Introduction to Aged Balsamic and Red and White Wine Vinegar: Acetaia Leonardi and Castello di Volpaia



One of the first things I learned to make from scratch was salad dressing.  Our family, of course, always made a simple red wine, olive oil, salt/pepper salad dressing, but the proportions and blending of the simple ingredients remained a mystery to me for a very long period of time.  In fact, it wasn’t until I moved away to attend college that I learned to make salad dressing that wasn’t too oily or too acidic.  My salad dressing epiphany occurred when I learned that while olive oil is the predominant ingredient in a standard dressing, vinegar is the true star!

When I began to see the power of the acid in salad dressings they began to come together in a more natural fashion.  I’d first add the vinegar and then the freshly ground pepper and kosher salt and, thereafter, whisk the items (to allow the vinegar to dissolve the salt and distribute the pepper flavor more evenly).  Next, I’d slowly add olive oil and whisk until I reached an emulsified state. 

My salad dressing today comes more naturally and I stopped measuring ingredients a long time ago.  However, I do still recognize that the vinegar is king in a good salad dressing and, In turn, I was especially happy to try some outstanding vinegars this past month including the balsamic vinegar producer Acetaia Leonardi and the red and white vinegar producer Castello di Volpaia.  Let’s start with the red wine vinegars!


Castello di Volpaia is produced in Siena and is actually home to a facility that is more famous for wine than vinegar!   In fact, by law, all vinegars made in Siena must be produced no less than 1 kilometer from the nearest wine cellar (in order to protect the wines from fermenting acids of the vinegar.  However, with the above said, both the red (aged 12 months) and the white (aged between 2-3 months) are some of the best aged wine vinegars I’ve ever tasted.  Volpaia’s vinegars are made from Chianti wine and exhibit great floral notes (it has a wonderful aroma much like wine and unlike the mass market vinegars found in super markets).  The production process at Volpaia is fascinating I couldn’t explain it better than the producer:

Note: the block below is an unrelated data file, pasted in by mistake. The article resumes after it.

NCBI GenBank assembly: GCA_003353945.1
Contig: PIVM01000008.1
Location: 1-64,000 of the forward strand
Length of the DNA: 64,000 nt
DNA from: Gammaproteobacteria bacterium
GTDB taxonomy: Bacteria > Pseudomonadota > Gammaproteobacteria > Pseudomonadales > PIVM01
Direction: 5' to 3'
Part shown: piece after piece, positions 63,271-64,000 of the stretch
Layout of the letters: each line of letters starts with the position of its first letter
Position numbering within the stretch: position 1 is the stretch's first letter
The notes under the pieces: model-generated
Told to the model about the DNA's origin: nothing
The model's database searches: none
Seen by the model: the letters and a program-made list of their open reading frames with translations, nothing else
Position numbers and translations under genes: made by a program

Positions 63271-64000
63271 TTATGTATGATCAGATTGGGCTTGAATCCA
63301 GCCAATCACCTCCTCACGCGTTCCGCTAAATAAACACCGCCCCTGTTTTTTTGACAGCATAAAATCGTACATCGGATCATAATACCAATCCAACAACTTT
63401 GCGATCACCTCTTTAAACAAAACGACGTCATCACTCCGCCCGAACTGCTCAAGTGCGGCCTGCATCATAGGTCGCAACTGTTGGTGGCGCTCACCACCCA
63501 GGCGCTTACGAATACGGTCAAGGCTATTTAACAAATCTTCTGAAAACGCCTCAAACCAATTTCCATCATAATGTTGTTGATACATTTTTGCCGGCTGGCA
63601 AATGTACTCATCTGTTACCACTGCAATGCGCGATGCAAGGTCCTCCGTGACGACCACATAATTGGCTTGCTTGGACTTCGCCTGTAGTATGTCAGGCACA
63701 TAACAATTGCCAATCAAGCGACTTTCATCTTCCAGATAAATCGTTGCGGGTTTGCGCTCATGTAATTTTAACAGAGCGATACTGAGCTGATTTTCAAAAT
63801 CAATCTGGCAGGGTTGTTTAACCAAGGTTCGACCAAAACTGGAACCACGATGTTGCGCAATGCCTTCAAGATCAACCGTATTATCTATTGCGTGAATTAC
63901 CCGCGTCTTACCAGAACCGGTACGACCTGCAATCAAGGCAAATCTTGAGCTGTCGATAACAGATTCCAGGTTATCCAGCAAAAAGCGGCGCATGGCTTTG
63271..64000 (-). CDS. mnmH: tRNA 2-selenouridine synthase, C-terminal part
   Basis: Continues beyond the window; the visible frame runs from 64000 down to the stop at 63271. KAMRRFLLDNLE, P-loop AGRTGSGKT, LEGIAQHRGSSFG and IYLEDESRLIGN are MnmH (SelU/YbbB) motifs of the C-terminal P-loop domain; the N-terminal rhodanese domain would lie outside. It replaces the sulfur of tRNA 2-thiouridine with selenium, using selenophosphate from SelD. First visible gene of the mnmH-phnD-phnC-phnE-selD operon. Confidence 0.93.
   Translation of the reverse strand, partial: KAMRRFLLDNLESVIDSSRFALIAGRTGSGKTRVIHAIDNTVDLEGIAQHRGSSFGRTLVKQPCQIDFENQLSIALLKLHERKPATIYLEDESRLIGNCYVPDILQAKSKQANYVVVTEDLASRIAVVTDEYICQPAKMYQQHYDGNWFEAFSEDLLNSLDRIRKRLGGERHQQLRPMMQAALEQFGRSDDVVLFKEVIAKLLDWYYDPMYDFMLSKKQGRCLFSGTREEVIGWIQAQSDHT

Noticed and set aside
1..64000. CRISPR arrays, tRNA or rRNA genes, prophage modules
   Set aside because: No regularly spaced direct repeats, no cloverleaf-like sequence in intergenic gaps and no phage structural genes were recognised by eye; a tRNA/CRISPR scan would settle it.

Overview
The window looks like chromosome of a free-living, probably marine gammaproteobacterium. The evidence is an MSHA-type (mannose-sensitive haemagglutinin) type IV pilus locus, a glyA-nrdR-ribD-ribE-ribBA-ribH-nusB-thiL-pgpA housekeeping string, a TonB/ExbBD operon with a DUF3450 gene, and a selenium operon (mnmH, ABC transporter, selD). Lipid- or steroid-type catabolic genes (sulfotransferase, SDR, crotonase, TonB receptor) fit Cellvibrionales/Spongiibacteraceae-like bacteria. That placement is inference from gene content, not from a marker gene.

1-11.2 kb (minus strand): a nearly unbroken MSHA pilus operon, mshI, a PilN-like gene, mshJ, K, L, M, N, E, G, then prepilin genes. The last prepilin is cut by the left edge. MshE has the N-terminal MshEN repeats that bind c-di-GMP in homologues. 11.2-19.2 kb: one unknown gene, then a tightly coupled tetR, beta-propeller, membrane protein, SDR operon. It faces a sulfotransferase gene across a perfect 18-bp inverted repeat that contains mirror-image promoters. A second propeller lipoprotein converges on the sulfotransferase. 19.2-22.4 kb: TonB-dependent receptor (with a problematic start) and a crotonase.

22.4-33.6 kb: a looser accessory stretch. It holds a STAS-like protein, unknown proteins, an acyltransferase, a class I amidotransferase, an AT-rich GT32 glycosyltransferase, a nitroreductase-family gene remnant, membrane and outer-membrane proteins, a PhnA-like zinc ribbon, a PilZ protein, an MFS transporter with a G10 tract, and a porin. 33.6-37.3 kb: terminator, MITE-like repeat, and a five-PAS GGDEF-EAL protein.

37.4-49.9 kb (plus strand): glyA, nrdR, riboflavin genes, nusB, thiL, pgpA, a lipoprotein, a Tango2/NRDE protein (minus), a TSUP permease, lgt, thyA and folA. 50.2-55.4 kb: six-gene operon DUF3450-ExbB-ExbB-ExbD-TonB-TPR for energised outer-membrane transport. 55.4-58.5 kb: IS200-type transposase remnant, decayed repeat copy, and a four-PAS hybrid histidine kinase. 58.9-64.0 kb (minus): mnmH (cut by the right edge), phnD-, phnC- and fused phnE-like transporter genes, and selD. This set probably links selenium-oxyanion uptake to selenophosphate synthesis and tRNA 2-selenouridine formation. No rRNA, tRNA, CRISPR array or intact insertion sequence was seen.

“After a great deal of research we decided to use a traditional artisan method to produce our vinegar. It’s known as the “truciolo” or wood shavings system and it’s great advantage is that it manages to maintain the original quality of the wine used.

Although only very good quality wine must be employed, an alcohol content of over 10% would interfere with the vinegar bacteria’s action.

In order to preserve the wine’s bouquet, for each new batch a specific bacterium has to be selected. Once chosen the bacteria are reproduced by gradually adding wine up to a maximum of 300 litres. This process takes from 20 to 30 days. At this point the vinegar is moved to a 2000 litre tank containing 3 stainless steel perforated baskets covered in freshly chopped shavings from well seasoned oak and chestnut.

A slowly rotating arm stirs the wine very slowly over the shavings where the vinegar bacteria develop. The wine percolates through the shavings and falls to the bottom of the tank. It is then pumped to the top to percolate again. This process is repeated until all the wine has fermented and turned into vinegar. The rate at which the transformation takes place is governed by the amount of air into which the bacteria come in contact and the temperature. The longer the process takes, the better the vinegar will be. And that is why we only allow very little air to enter the tank and keep the temperature constantly below 27°C. We take between 20 and 25 days to transform wine into vinegar, thus safeguarding both the original scent and that of the fermentation.”